State v. Maldonado

Decision Date12 June 1984
Citation193 Conn. 350,478 A.2d 581
CourtConnecticut Supreme Court
PartiesSTATE of Connecticut v. Jose A. MALDONADO.

Jon L. Schoenhorn, West Hartford, with whom was Michael R. Sheldon, West Hartford, for appellant (defendant).

Lawrence J. Tytla, Deputy Asst. State's Atty., with whom, on the brief, were John M. Bailey, State's Atty., Richard E. Maloney, Deputy Chief State's Atty., John M. Massameno, Asst. State's Atty., and John Nazzaro, legal intern, for appellee (State).


PARSKEY, Associate Justice.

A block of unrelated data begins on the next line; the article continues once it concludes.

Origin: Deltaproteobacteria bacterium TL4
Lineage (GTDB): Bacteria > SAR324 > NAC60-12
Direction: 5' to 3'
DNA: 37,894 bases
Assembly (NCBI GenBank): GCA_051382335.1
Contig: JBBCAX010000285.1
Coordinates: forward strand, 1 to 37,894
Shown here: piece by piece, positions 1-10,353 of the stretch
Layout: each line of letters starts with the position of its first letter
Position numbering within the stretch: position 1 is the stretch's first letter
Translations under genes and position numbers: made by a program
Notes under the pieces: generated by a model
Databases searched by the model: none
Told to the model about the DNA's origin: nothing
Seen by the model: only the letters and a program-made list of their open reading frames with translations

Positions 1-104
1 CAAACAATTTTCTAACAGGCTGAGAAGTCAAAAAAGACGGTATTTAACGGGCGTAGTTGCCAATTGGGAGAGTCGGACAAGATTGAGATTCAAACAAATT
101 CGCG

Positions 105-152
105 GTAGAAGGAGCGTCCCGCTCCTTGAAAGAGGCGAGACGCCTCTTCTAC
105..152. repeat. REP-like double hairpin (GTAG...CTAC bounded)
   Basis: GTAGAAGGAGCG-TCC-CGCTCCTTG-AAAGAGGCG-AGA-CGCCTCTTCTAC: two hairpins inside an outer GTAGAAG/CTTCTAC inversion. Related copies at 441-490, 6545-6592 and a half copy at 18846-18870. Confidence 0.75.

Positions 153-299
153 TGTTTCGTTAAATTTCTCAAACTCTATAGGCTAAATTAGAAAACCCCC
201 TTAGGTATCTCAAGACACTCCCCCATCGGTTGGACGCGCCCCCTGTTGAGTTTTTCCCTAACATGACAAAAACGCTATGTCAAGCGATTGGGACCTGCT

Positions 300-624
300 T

The defendant was convicted by a jury of felony murder, in violation of General Statutes §§ 53a-54c and 53a-54a(c) and sentenced by the trial court to a term of not less than twenty years nor more than life. Five of the defendant's six claims on appeal arise out of the disappearance of a state's witness after he had testified for the state but before the defendant had completed cross-examining him. The defendant claims that (1) the failure of this witness to return for the completion of the cross-examination deprived the defendant of his federal and state constitutional rights to confrontation and required the trial court to dismiss the indictment; (2) the trial court's failure to use all available means to seek the return of this witness deprived the defendant of his constitutional rights to confrontation and due process of law; (3) the denial of the defendant's motion to release the grand jurors from their oath of secrecy so that they could testify to inconsistent testimony that the missing witness gave before the grand jury deprived the defendant of his constitutional rights to confrontation and to compel the testimony of witnesses on his behalf; (4) the trial court's failure to permit the introduction of extrinsic evidence to impeach the testimony of the missing witness denied the defendant his constitutional rights to compulsory process, confrontation and due process; (5) the trial court deprived the defendant of due process by remarking in the presence of the jury that the defendant's testimony about the missing witness' testimony before the grand jury was "self-serving"; and (6) the defendant was denied a fair trial by the state's failure to provide the defendant with exculpatory information in violation of Brady v. Maryland, 373 U.S. 83, 83 S.Ct. 1194, 10 L.Ed.2d 215 (1963). We find no error.